Blessing of the Animals

By Clara Hua ‘21

The Blessing of the Animals is a tradition that started almost 800 years ago. It is in the spirit of St. Francis of Assisi, who always called creatures “his brothers and sisters.” He sought to widen the fraternity to include humans and creatures in the same relationship with God. The feast day of St. Francis (the day that he died) is celebrated every year on October 4th, and blessing of the animal services are usually scheduled for the Sunday closest to that day.

Reverend Talcott started this tradition at St. Mark’s in 2009. She thinks that animals are vital parts of our world and our lives, and it’s important to bring our awareness to them. Every year, Belmont chapel welcomes pets from community members and this year we had more than 20 animals, including dogs, cats and even lizards at! Several faculty members and students shared their (or their pets’) experience with me.

“It's my favorite chapel of the year,” said Ms. Caron. “I love seeing my students with their pets. Finn has a great time. It's a little overwhelming for him, but he loves making new dog friends, and he loves seeing all of the students. He was so excited to look out of our apartment window and see the dogs arriving prior to chapel.”

BlessingOfAnimals2018 097.jpg

 “Blessing of the animals is my favorite chapel of the year!” exclaimed Sarah Lammert ’21. “ My family is made up of animal lovers. We have four dogs, three goats, six chickens, and a bunny. My first year at St. Mark’s was last year, when I only took one of my poodles. This year my brother joined the school, and we brought all four together. Personally, I love Blessing of the Animals because it allows day students or local boarders to show a little bit of their lives to the boarders who couldn’t bring their pets!”

“I brought one dog with me as Nettie is so afraid of people,” said Ms. Behnke.”Chloe loves “Blessing of the Animals” and it is one of my favorite days. Chloe gets to see lots of dogs she knows and she meets new ones. I also love seeing all the dogs on campus. I am so grateful to St. Mark’s for celebrating this day.”

Tommy Flathers ’21 commented that “[his] dog Claribelle is 11 and a grouchy old lady, so she did not really enjoy the blessing of the animals. She was nervous and hung around the edges. But she did make it all the way through and received her blessing.”

This was not the experience of Catherine Pellini ’20. “Both my puppy Callie and I had so much fun at the Blessing of the Animals last Tuesday. I loved seeing all of the animals and I’m sure she had fun meeting the other dogs! I’m so glad we were able to participate in this amazing St. Mark’s tradition.”

All of us are reminded of the importance of animals in our lives by this tradition. St. Markers (both people and pets) love this chapel a lot, and I bet many of us are already starting to look forward to next year’s Blessing of the Animals!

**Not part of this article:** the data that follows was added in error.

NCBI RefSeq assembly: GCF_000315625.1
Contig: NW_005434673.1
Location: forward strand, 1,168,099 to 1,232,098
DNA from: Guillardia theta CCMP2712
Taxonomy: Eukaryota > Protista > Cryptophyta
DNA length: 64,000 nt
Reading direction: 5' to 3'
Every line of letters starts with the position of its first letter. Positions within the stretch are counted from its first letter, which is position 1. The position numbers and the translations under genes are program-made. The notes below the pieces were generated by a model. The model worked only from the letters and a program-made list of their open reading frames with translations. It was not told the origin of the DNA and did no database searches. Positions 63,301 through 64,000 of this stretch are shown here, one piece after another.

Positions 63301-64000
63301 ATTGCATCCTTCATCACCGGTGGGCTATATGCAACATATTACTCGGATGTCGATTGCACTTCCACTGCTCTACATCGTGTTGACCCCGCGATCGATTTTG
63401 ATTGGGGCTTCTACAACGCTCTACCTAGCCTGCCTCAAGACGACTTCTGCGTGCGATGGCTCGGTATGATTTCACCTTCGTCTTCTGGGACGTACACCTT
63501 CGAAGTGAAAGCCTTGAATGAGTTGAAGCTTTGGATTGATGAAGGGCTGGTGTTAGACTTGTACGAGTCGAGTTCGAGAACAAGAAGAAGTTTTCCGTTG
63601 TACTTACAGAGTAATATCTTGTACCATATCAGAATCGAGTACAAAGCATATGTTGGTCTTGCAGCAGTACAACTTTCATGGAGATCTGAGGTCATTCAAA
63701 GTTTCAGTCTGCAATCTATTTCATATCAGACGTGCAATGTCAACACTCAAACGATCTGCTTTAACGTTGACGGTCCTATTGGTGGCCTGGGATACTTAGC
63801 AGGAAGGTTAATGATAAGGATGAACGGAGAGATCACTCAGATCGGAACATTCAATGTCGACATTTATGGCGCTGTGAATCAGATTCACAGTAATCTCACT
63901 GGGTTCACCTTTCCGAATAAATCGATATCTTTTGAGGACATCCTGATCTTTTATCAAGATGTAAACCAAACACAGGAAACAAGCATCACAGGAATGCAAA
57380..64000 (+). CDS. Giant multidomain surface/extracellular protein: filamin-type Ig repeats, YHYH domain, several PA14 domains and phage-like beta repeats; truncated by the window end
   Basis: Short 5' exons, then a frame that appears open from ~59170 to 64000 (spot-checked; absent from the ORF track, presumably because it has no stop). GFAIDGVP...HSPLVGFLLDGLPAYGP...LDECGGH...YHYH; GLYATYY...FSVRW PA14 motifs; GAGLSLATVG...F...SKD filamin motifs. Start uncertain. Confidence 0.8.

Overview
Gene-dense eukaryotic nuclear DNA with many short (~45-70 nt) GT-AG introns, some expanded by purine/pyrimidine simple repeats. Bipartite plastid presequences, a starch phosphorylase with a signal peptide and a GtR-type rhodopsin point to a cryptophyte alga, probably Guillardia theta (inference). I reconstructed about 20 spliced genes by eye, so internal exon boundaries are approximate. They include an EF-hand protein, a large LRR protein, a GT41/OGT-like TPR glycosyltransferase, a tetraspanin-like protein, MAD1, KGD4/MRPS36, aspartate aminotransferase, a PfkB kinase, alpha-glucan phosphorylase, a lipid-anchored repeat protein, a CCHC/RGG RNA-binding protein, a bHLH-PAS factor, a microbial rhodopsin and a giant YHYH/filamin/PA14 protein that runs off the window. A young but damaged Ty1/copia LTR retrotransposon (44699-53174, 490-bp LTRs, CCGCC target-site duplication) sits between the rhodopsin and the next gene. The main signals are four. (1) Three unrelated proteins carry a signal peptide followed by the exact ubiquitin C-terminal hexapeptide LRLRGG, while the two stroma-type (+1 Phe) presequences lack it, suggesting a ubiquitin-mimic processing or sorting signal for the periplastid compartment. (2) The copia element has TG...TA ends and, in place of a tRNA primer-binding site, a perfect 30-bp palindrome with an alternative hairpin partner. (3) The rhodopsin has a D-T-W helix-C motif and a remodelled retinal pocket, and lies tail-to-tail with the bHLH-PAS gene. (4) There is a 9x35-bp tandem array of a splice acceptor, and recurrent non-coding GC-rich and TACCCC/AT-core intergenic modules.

BlessingOfAnimals2018 069.jpg

Perspectives on St. Marguerite's Partnership

By Paige LaMalva ‘20

The St. Marguerite's Partnership is an opportunity for St. Markers to enhance our friendship with St. Marguerite’s, a school located in Latournelle, Haiti. The responsibilities of the partnership are to promote communication, education, and cultural exploration between the two schools. Club meetings involve improving understanding of Haitian culture to members and developing ways to educate the St. Mark’s community about Haitian history and culture. Some of the projects that have occurred are selling Haitian chocolate, running the Haitian Independence Day fair, and sponsoring The St. Marguerite’s Partnership Rice and Beans lunch. The club meets every other Monday from 8am-8:25am in Ms. McColloch’s classroom, Room 128; the student leaders are Haley Dion ‘19, Grant Gattuso ’19, and Kerrie Verbeek ‘19, and the faculty leaders are Ms. Morgan and Ms. McColloch. It’s never too late to join!

The other part of the partnership is the opportunity to travel to Haiti. If a St. Marker wants to be fully immersed in Haitian culture, then this is the opportunity! Five or six students get selected each year for this opportunity. Following their arrival in Haiti, St. Markers will spend the night at St. Matthieu, an Episcopal Parish located not too far from the partnership school. During the trip, students will be able to interact and meet with the teachers and students and enhance their knowledge of Haiti. Students in the past have raved about the trip is an incredible opportunity and how they have built strong friendships.Here are some reflections from last year.

Why did you join the Haiti Partnership?

“I joined the partnership because I feel it is an opportunity to have an impact on our small community as well as on another school and on people’s lives there. I also joined because I feel it is beneficial to create diverse cultures and expand the mindset of students at St. Mark’s. By joining the partnership, I am able to inform myself and peers on Haitian culture and struggles. By doing this, we as a community are able to move forward with the intent of always learning and always helping. I am also simply interested in the culture and contrast of Haiti compared to America.” -Kendall Sommers ‘22